Google revealed a new name for its new OS: Marshmallow. It became clear not from a press release, but from a statue outside Google’s office in California. Marshmallow is the 13th official version of the Linux-based OS used in many smartphones and tablets.
Previous names for Android software were also kept with the dessert theme: Cupcake, Donut, Éclair, Froyo, Gingerbread, Honeycomb, Ice Cream Sandwich, Jelly Bean, KitKat and Lollipop. There are reports that more features are coming in the software development kit, including native fingerprint support and a power-saving mode dubbed Doze. As for in-house support for KitKat, it was removed at the beginning of 2015 and will probably not return.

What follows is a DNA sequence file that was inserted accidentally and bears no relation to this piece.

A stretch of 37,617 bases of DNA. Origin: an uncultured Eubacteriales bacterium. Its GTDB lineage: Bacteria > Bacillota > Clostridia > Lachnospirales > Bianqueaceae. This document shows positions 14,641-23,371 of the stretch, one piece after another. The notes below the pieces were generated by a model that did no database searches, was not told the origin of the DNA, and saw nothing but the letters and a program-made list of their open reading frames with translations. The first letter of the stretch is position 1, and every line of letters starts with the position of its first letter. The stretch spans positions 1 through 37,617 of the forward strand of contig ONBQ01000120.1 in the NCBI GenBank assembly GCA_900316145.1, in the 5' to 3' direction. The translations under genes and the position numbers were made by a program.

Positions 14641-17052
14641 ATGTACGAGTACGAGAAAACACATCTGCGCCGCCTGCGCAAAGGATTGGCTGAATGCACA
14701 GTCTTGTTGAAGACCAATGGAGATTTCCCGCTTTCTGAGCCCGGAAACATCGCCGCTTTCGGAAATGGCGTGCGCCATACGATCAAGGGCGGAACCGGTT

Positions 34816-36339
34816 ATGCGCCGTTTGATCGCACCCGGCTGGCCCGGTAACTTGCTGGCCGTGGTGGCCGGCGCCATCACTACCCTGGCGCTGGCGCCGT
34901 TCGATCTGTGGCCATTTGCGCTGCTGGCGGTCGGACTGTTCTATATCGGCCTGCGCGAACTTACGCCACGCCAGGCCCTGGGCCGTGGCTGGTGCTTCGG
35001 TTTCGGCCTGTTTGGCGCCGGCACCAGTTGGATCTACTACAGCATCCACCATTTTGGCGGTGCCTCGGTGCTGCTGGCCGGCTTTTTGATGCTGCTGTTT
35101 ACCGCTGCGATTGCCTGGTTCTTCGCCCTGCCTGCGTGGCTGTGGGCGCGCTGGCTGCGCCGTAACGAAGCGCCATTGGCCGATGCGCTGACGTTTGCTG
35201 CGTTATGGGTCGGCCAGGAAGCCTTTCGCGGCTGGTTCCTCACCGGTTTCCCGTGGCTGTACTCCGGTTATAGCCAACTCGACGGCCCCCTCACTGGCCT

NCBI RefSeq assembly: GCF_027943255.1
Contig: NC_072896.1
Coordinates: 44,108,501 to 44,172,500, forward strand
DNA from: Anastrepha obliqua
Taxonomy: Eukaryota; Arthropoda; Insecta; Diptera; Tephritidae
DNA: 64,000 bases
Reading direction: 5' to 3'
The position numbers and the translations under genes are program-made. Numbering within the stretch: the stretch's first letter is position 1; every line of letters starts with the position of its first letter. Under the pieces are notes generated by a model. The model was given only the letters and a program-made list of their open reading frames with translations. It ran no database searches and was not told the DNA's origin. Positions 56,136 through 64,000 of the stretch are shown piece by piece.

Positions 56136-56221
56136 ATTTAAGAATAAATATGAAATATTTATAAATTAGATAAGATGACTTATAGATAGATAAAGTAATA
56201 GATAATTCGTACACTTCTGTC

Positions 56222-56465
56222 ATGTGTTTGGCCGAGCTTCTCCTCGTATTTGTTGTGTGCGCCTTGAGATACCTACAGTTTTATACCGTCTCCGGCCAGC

The tech giant has emphasized security to Android developers, trying to compete more seriously with Apple’s iOS. Indeed, the company does need a security win with the Marshmallow, as the previous version of the OS contained a vulnerability called Stagefright, which allowed users to take control of a portable device by sending a text message. While Apple’s most recent version of iOS also contained a texting bug, it just crashed the system. Google announced that its incomplete fix for Stagefright would not be amended until September, which means that the fix will be released either alongside or in Marshmallow.
Talking about the new features, Marshmallow will police background battery access by applications more closely than before by using Doze. Google engineers explained that in this state, Android would exponentially back off background activity, thus “trading off a little bit of app freshness” for longer battery life. Users could get acquainted with the developer preview of the new OS version, previously codenamed Android M.